ML180927 - Bob and the Scourge of Writer's Absence
Got up at almost 10 and did nothing of value until about 2. After 2 I did even less, but I at least gave up on the pretense of useful work and instead stacked more REM cycles onto the night before (almost half a day). My subconscious pushes this conservative behavior to clear the path for a daunting future activity, namely sitting down and writing. I’m compelled to believe there’s more to it than performing those two verbs back to back. This belief is scaffolded by a scenario that plays out in my head whenever I consider doing it:
Grab a keyboard.
Find a sufficiently comfortable spot to sit.
Open a blank page.
Stare into the whiteness for a few minutes.
Get up and pace.
Sit down again.
Type a sentence.
Delete that sentence because it’s stupid.
Close the laptop and go do something else.
I haven’t cleared a tangible threshold of preparation for the task, so my mind’s eye sees no more obvious future than the false start montage above. I buy into the mythos of authorship, particularly its central villain: Writer’s Block. Writers complain about this phenomenon so loudly that even people who don’t really read are aware of it. We’re all familiar, personally or academically, with a drought lasting months or even years with nothing to show for the strain but a refuse pile of anguish and self-pity. This is the state my brain wills me away from. Better to do nothing rather than risk coming away with nothing. Given how high the hazard floor is for literature (what do I actually lose besides time?) that tradeoff, at face value, sounds comically stupid. I’ve been trying to convince myself for some time that tradeoff is—at a deeper, truer level—comically stupid.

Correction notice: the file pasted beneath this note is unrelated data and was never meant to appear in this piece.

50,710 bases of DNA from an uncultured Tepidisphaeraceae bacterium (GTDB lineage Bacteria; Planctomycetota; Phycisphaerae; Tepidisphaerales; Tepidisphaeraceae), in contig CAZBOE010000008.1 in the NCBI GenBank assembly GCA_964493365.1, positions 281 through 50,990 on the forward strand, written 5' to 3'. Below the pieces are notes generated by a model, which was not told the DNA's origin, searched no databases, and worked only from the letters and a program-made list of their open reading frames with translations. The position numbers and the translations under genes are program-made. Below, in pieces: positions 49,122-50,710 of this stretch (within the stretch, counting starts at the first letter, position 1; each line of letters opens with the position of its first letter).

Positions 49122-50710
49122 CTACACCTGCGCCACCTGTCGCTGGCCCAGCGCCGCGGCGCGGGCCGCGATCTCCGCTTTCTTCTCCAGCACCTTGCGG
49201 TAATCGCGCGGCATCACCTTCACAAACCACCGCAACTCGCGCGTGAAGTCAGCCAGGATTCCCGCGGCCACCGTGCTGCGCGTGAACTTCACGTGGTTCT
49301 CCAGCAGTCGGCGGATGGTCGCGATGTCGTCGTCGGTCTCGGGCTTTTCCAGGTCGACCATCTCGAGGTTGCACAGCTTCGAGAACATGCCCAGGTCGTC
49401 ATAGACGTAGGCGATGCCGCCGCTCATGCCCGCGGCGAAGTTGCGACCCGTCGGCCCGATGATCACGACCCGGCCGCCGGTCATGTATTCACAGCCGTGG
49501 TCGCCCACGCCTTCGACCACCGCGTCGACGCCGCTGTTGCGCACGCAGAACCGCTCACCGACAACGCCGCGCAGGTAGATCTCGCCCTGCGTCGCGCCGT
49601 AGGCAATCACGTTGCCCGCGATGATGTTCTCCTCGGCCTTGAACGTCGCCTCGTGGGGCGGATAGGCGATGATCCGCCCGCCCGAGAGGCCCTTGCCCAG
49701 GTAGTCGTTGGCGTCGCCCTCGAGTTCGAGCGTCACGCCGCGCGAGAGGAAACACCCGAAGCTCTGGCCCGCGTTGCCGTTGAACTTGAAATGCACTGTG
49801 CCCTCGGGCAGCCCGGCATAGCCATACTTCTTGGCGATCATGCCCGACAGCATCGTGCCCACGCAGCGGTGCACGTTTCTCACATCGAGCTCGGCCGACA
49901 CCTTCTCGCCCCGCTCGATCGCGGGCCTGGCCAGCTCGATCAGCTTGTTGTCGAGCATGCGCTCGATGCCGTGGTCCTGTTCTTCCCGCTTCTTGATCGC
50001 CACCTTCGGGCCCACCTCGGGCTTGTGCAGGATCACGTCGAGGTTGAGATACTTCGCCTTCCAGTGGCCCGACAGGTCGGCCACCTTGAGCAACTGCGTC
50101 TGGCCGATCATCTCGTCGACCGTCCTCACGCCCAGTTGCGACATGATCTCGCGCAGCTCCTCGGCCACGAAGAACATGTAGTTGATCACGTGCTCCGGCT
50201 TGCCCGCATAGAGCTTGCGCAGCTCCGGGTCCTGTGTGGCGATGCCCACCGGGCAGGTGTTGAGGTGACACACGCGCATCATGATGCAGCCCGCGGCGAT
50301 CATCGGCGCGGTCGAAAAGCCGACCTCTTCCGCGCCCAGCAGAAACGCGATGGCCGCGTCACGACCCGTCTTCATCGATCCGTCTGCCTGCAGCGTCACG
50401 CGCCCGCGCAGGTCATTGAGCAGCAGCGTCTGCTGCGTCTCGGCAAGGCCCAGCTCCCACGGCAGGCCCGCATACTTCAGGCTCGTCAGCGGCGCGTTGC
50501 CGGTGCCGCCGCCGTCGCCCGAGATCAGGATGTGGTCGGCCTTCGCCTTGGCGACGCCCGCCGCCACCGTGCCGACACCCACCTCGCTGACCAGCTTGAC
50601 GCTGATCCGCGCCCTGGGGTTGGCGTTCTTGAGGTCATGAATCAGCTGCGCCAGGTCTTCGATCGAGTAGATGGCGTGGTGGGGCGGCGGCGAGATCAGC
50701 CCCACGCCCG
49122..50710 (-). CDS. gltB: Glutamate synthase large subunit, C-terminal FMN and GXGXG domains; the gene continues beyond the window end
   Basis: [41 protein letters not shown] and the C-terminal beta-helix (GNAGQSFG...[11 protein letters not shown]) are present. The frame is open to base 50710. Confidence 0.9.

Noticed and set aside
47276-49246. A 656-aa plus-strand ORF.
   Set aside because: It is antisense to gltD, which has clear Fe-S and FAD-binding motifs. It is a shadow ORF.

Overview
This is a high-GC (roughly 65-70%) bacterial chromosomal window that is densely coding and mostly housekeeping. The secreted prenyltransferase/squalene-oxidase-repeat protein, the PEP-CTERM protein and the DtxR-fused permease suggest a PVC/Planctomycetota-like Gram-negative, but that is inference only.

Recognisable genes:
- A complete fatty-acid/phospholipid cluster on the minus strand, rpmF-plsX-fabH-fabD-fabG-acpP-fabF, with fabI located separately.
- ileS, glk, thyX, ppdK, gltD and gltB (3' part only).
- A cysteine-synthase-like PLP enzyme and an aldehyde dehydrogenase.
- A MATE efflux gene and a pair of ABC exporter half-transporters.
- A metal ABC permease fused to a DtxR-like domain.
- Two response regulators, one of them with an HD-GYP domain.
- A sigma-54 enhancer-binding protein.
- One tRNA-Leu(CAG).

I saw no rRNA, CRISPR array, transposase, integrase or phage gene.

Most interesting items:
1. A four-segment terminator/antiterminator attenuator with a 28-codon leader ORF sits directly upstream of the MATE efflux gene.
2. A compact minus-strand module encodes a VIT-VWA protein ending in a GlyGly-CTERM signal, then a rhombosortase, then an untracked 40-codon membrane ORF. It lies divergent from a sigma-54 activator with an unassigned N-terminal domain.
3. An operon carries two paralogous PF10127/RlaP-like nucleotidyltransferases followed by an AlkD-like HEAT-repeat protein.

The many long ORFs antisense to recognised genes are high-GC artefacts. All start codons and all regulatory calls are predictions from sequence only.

I should write off this fear for a basic reason: the theoretical blank page exercise I stepped through earlier has never happened to me. Ever. The lack of both contingent paychecks and public notoriety probably contributes to that, and more times than I can count I have sat down and distracted myself until the clock runs down without a word to show for it, but if reptile impulses keep at bay long enough for the pilot light to catch, a sentence with rhetorical value will find its way out of my hands. After I’ve summoned a few of those, the job becomes critical sanding—removal, refining, polish—to extract paragraphs with *actual* value. The editing process, like most things, is like sex. It’s heated and delicate at once, it makes a mess, and doing it without knowledgeable consent can ruin someone’s life. I also find that people frequently don’t put their heart into it, finish way too early, and are content to do it by themselves most of the time. There is, however, one difference salient to this discussion: I find editing prose reliably enjoyable. So the trouble lives entirely in that pre-analytical lump of minutes, but even if producing that first set of words to comb over isn’t always fun, it doesn’t daunt me in reality the way it does in fantasy. I don’t get Writer’s Block. Instead, I have to deal with something more fundamental: Writer’s Absence. Given how easy it is to pretend one affliction is the other, I suspect Absence is the truly common disease. Losing to Writer’s Block sounds like a toll exacted by the ether of creativity: a sacrifice anyone will openly admit to. Losing to Writer’s Absence sounds like you didn’t even try, something no one beside the apathetic or morbidly introspective would openly admit to.